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The Rise and Fall of the Enforcer in the National Hockey League

Author

Listed:
  • Craig A. Depken II
  • Peter A. Groothuis
  • Mark C. Strazicich

Abstract

This paper investigates the time series properties of fighting and scoring in the National Hockey League from 1957-2013. The empirical analysis focuses on identifying structural breaks in the various time series and correlating these breaks with rule changes in the NHL, especially those that focus on fighting. We find that player behavior in the areas of fighting and scoring changed structurally before rule changes in the NHL that reduced the benefits and increased the costs of fighting. The data and empirical results suggest that the rise and fall of the enforcer was a function of changes in social norms within the NHL rather than legal changes by the league itself. The example suggests that other sports might also experience changes in social norms that lead to reduced violence and increased offense before formal rule changes are made by league officials. Key Words: Social Norms, Cultural Change, Rule Changes, Structural Breaks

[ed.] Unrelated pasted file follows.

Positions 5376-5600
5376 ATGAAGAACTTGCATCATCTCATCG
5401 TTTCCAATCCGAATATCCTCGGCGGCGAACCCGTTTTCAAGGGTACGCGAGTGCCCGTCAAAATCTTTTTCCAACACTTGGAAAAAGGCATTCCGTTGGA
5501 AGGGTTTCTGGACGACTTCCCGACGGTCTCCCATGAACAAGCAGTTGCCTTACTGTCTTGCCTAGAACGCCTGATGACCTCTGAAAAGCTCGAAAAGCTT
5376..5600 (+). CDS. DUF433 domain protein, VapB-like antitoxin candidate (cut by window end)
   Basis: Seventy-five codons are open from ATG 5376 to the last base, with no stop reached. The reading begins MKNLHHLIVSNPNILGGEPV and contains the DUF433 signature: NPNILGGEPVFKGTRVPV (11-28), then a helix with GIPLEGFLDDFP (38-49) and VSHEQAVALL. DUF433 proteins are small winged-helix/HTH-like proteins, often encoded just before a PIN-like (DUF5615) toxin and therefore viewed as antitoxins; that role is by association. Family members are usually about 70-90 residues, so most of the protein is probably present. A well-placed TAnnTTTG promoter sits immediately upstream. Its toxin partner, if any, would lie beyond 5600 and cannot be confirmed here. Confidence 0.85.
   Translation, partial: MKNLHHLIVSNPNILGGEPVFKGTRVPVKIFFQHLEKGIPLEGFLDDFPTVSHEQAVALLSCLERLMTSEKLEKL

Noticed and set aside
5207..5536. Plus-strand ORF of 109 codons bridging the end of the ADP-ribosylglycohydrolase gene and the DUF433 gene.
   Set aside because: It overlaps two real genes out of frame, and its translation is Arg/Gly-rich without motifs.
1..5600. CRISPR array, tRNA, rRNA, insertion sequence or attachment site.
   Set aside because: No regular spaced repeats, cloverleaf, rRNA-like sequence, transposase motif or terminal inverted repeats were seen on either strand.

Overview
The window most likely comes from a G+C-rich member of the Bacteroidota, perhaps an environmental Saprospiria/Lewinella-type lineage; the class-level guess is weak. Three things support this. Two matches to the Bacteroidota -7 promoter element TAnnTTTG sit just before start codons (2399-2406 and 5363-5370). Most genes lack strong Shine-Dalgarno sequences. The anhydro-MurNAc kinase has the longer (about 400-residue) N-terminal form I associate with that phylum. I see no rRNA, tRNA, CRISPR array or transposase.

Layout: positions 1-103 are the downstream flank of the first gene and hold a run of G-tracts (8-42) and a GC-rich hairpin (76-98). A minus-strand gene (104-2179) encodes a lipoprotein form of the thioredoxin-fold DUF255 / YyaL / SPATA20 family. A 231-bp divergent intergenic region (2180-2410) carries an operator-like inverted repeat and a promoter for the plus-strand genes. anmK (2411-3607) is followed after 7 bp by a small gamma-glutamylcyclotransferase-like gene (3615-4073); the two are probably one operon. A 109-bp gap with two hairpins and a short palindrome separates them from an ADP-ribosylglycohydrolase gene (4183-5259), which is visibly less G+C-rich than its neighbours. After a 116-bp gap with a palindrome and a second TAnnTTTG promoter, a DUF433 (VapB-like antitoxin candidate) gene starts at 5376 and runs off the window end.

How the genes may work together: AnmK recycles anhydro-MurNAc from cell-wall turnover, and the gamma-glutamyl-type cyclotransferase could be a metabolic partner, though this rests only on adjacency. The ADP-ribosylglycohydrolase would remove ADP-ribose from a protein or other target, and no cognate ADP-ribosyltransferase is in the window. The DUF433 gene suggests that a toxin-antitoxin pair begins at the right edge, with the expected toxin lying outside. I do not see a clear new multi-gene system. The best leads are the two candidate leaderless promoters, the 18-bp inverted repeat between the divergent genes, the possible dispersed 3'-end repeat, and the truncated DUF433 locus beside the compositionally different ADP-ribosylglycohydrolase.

Suggested Citation

  • Craig A. Depken II & Peter A. Groothuis & Mark C. Strazicich, 2016. "The Rise and Fall of the Enforcer in the National Hockey League," Working Papers 16-12, Department of Economics, Appalachian State University.
  • Handle: RePEc:apl:wpaper:16-12
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    File URL: http://econ.appstate.edu/RePEc/pdf/wp1612.pdf
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    References listed on IDEAS

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    More about this item

    JEL classification:

    • Z22 - Other Special Topics - - Sports Economics - - - Labor Issues
    • D71 - Microeconomics - - Analysis of Collective Decision-Making - - - Social Choice; Clubs; Committees; Associations
    • L83 - Industrial Organization - - Industry Studies: Services - - - Sports; Gambling; Restaurants; Recreation; Tourism

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